In the nineties, ownership of mobile devices was a preserve for the few rich – and their functionality was limited to calls, and SMS. Rolling back the curtains of history, humanity used telephones (booths – simu ya jamii), and even further back, letters. Most of us millennials would assume that communication and flow of information have always been this easy, but well – our grannies would confirm otherwise. Much has happened in the past few decades that the world is now a “small village”.
Isn’t it surprising that technology is an imitation of nature? The nose of the fastest train in the world is a borrowed idea from the king Fisher bird that lands swiftly in water to get its prey. ‘Twitter’ is a name borrowed from the birds’ act of chirping; just to mention for an example from lots of samples.
Today’s Social Networking Sites – which are part of the fast-developed technology – are assumed to be all good and healthy since technology is largely borrowed from God’s creation. It goes without saying that these, and the core technology itself, have brought about many good advancements and benefits, but the same has caused quite a number of undesirable physiological and psychological effects. Some of the effects have been discussed below:
Nowadays many millennials tend to be more forgetful than seniors all thanks to technology which makes us take in new information constantly barely giving us enough time to think about it and commit it to our memory before something else grabs our attention. This greatly weakens our memory and tampers with our ability to be attentive and may lead to ADHD (Attention Deficit Hyperactivity Disorder).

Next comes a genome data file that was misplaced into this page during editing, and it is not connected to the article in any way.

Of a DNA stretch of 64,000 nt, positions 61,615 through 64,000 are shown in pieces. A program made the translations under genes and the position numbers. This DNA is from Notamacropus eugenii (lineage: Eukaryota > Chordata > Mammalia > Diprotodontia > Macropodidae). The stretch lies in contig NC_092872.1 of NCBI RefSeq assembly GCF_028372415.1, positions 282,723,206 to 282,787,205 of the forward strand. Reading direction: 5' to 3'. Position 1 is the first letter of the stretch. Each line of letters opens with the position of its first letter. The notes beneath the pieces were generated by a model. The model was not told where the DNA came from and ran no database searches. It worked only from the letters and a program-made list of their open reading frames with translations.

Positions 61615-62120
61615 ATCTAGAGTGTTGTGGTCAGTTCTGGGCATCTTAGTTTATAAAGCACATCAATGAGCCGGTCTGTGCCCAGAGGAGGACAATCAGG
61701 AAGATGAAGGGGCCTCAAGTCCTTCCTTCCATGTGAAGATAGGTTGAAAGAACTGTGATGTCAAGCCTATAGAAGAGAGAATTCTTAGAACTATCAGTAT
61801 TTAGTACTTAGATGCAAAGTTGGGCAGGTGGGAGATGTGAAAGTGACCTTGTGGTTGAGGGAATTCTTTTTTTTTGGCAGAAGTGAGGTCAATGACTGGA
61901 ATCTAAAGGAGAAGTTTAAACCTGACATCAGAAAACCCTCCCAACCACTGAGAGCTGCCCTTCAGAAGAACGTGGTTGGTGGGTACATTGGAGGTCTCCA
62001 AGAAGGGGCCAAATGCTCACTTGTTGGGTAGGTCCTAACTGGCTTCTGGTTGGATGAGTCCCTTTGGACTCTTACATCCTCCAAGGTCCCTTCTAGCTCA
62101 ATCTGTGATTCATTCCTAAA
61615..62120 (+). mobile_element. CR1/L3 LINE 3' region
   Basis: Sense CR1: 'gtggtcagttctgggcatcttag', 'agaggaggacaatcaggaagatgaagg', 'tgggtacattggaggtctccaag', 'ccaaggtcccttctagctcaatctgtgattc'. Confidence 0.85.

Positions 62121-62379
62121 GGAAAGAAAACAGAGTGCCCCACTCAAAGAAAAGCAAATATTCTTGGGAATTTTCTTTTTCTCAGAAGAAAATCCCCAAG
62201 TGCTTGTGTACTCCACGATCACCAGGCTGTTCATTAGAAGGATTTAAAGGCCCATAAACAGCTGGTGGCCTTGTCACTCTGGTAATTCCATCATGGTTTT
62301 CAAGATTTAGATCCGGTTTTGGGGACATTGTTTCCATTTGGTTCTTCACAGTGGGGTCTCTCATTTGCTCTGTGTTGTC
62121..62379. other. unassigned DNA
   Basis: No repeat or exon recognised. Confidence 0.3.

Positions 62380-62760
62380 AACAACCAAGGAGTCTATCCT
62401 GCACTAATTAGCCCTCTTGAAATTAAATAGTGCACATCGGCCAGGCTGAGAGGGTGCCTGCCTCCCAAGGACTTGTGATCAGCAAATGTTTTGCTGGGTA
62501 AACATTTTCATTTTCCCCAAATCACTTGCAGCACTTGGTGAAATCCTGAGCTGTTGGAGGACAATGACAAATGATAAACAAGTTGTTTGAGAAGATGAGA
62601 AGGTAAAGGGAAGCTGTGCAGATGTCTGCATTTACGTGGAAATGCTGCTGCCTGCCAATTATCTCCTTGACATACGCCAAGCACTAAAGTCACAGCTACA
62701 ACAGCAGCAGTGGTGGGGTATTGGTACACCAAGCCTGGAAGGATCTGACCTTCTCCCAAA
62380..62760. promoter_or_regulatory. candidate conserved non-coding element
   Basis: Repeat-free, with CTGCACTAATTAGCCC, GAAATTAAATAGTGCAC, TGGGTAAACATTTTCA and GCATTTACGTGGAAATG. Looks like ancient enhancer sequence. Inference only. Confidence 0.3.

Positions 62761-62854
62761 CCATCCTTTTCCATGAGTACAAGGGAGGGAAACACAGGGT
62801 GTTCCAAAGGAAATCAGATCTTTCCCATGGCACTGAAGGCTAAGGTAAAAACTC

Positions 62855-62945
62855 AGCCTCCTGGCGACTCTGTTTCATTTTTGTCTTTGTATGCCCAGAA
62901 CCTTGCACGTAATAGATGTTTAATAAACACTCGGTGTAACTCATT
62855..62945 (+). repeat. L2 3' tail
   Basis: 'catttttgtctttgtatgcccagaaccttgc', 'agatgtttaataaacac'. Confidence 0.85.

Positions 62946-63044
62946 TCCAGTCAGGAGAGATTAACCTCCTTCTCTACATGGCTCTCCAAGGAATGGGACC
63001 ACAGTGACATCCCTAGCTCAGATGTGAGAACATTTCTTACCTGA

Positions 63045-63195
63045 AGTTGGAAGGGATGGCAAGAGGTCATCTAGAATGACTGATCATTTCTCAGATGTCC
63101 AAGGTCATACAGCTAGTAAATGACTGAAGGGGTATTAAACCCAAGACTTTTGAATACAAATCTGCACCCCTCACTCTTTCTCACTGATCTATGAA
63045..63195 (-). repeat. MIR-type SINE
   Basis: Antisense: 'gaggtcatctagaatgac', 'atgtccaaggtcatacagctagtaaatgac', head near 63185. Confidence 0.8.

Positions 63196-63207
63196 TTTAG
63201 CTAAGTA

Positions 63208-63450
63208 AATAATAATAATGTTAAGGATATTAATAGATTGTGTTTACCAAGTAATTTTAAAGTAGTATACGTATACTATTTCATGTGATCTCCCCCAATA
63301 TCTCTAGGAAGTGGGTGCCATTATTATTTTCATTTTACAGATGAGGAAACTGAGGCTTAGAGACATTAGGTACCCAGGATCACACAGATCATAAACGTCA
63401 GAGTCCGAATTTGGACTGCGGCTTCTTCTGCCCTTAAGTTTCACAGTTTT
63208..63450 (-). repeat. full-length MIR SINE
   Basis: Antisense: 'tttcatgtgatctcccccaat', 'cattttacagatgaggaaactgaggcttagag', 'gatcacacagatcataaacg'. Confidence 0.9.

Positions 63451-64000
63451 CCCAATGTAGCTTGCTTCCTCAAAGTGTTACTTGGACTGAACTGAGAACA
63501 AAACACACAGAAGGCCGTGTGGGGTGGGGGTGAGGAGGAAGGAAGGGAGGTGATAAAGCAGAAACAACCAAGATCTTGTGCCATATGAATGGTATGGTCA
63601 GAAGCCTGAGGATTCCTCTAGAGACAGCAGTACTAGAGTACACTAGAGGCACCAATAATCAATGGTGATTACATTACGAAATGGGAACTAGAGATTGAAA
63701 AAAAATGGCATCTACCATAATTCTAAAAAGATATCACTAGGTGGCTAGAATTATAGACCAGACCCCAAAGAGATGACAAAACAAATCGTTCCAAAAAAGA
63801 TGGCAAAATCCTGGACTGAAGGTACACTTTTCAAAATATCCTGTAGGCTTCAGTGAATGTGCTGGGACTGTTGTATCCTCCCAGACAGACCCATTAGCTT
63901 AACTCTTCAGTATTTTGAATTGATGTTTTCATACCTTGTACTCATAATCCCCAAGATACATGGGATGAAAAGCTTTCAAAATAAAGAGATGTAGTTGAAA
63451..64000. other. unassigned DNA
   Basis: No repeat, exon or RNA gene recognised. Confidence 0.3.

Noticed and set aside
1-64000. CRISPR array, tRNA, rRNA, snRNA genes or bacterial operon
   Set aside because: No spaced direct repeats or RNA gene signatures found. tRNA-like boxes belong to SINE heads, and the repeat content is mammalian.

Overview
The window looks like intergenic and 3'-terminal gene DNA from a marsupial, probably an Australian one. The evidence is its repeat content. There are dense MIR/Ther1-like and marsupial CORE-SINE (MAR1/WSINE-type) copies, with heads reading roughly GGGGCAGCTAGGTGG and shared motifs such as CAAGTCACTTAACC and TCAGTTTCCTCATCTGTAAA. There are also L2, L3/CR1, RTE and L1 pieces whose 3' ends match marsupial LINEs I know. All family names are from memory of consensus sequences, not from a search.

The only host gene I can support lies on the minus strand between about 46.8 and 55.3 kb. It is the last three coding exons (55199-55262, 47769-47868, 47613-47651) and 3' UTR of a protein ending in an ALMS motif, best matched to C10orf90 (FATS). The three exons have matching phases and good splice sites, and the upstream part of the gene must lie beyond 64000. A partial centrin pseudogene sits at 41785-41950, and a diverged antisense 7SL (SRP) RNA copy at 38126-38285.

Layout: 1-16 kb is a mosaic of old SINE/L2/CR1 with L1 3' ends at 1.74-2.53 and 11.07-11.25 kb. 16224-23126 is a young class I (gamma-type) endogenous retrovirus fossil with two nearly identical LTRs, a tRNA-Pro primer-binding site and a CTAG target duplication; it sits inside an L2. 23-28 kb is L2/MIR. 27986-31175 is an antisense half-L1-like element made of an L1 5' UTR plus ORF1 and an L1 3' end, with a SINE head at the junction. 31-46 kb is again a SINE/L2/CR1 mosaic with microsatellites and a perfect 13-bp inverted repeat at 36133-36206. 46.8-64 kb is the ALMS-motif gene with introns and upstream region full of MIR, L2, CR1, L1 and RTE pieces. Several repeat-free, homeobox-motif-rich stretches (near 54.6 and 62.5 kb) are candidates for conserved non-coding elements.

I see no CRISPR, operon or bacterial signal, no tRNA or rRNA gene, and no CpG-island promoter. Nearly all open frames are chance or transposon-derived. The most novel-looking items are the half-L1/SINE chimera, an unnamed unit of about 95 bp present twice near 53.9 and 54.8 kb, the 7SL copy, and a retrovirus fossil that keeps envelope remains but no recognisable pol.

This is largely due to the massive negative information available to internet users over various issues. Talk of the daily discouraging news being reported, exaggerated diagnosis of diseases over the internet et cetera. Who wouldn’t be afraid and uncertain about tomorrow?
- Low self-esteem
Caused by social comparison and social anxiety. Most of us young people see flashy pictures of our fellows and rush to the conclusion that they are doing better than us, they are more beautiful and successful than us. By this, we start devaluing ourselves in our minds and later may resort to self-hate and depression.
- Poor impulse
One might think and wonder how the body’s impulse is connected to technology but the fact is that technology can inhibit the user’s ability to rein in impulsive or aggressive behavior. This particularly affects people who love playing video games. They are forced to make snap decisions in violent situations that inhibit proactive executive control, meaning they are likely to react with immediate unchecked hostility or aggression even in real-life situations. This also affects the way we manage our emotions in general.
- Undermined face to face interactions.
By technology, we are now closer to those far away; and sadly are far away from those around us! The brother and sisterhood that was earlier before this digital era when family and friends would visit each other just to know how the other is doing, to express their gratitude and concern to each other have been eroded. Our ability to express our emotions and feelings has been taken over by emoji. This is even worse for kids and teens who have grown up in this digital era since many have an issue in conversation skills and real social cues.